Despite the diversity of his work, Chick was constant in his rhythmic signature. One of the most coveted qualities for a jazz musician to achieve is rhythmic freedom. Through his rhythmic ingenuity, Chick relentlessly dominates every musical situation over any repertoire. He redefined modern jazz piano with his iconic 1968 trio album Now He Sings, Now He Sobs. His approach to improvisation was unprecedented at the time, with his thought-provoking rhythmic placement of simple melodies and accompaniment. Though his vocabulary was eerily similar to McCoy Tyner’s, both piano masters established very distinct styles from one another in terms of rhythm.
What made Chick compelling in this regard was his ability to use his rhythmic ingenuity to communicate so deeply with other musicians. His chemistry with drummer Roy Haynes established a playful dynamic and charismatic personality that established Now He Sings, Now He Sobs as a classic in the jazz piano pantheon. This duo belongs with the likes of Red Garland and Philly Joe Jones as well as McCoy Tyner and Elvin Jones.
Chick Corea is creative freedom personified in a human being. Though he may not be with us, his spirit, legacy, and philosophy of fearless creativity live on.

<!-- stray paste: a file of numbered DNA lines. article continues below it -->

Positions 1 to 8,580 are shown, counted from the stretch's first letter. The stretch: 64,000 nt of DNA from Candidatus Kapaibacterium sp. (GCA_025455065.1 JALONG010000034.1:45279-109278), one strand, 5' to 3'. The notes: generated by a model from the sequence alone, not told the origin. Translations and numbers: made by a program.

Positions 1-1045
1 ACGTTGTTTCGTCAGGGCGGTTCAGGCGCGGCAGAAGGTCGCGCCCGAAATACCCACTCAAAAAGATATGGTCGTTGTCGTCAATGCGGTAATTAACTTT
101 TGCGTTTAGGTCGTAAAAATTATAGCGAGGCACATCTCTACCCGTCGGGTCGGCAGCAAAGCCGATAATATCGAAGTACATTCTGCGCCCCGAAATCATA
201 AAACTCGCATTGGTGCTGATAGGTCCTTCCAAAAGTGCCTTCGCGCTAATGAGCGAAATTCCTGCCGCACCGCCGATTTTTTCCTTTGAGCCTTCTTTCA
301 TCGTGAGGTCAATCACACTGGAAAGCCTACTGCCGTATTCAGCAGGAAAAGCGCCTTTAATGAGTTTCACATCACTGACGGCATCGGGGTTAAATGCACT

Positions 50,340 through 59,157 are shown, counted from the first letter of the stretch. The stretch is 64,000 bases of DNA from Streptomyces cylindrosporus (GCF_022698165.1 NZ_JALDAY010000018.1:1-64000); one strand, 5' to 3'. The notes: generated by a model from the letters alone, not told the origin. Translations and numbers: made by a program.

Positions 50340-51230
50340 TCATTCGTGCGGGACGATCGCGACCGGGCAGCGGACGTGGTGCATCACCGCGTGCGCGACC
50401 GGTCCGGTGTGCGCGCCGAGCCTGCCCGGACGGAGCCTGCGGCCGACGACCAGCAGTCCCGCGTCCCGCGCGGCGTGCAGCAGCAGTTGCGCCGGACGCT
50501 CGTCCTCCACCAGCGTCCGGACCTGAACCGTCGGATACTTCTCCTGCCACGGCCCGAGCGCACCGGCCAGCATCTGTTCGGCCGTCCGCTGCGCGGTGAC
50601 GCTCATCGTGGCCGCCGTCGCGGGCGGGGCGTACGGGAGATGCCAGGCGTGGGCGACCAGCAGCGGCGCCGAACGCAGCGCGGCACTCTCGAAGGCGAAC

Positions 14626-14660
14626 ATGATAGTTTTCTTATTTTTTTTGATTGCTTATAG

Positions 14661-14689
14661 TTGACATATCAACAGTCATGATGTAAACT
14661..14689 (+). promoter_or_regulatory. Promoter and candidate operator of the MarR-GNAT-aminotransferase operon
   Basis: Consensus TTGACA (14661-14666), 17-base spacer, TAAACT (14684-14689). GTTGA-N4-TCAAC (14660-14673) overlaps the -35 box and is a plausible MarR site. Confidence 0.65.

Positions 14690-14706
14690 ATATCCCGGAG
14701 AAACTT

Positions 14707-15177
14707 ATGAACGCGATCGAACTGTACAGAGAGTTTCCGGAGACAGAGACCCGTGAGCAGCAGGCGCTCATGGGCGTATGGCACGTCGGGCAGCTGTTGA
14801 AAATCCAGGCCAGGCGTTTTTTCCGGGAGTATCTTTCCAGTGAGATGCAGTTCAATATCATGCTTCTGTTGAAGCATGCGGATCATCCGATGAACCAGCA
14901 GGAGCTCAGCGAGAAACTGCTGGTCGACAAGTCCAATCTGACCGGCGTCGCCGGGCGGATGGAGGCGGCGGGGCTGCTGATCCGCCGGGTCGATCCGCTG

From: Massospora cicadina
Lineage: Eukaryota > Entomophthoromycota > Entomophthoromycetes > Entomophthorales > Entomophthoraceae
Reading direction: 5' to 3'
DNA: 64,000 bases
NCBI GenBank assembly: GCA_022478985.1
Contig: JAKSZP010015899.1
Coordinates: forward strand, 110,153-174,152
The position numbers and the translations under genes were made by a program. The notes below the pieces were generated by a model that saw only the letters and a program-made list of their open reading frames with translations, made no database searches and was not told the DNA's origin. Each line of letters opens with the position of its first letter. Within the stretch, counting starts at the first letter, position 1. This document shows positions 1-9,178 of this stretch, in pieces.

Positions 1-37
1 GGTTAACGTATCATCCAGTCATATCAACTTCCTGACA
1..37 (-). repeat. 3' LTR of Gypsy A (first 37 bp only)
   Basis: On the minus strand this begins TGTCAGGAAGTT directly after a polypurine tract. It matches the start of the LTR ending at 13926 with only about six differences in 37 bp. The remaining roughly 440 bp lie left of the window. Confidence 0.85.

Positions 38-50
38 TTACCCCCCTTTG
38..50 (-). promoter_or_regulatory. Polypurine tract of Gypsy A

Bassist, composer, member of three Corea groups, friend since 1985
There were only a handful of piano players that Miles thought should play in his band. Chick was one of them. And all of those guys went on to change the music: Chick, Herbie, Keith Jarrett, Joe Zawinul—I mean, you could just stop right there if you want, you don’t even have to go back to Bill Evans or Wynton Kelly or whatever. Those four guys changed everything.
I’ve known more years of my life with Chick than without. I’m 61 years old, and I’ve known him for 36 of those years. He changed my life. He believed in me as a young musician. And when I think about the improbability of my ever getting a gig with him … I’m just a kid from Brooklyn, man. My parents didn’t know anything about jazz. I didn’t come from a jazz family.
He got me my first recording contract too. And then, when he started Stretch Records, I’d told him a dream I had about doing an orchestral project with a concerto for both six-string electric bass and acoustic bass, which had never been done. Chick said, “Well, I know you’re still with GRP, but they’ve given me this division for my own little record label, and we’re gonna do your dream record first.” I was like, “Really?” If it wasn’t for him, that record [1991’s Heart of the Bass] would have never happened. And he didn’t have to do it. He did that for me just because he cared about me. It was like, “Oh man, that’s a dream you had, so we’re gonna do that.” He was always into dreaming, dreaming big, doing things that were without boundaries.
I remember doing gigs with him, and then he would stay at the gig because there was a nice piano—this was before he started taking his own grand piano. We’d just played a whole gig and he would be practicing Mozart piano concertos. He would say, “Oh, I think I’m gonna stay here for a little while longer and shed.” What an inspirational cat. Just a fountain of energy.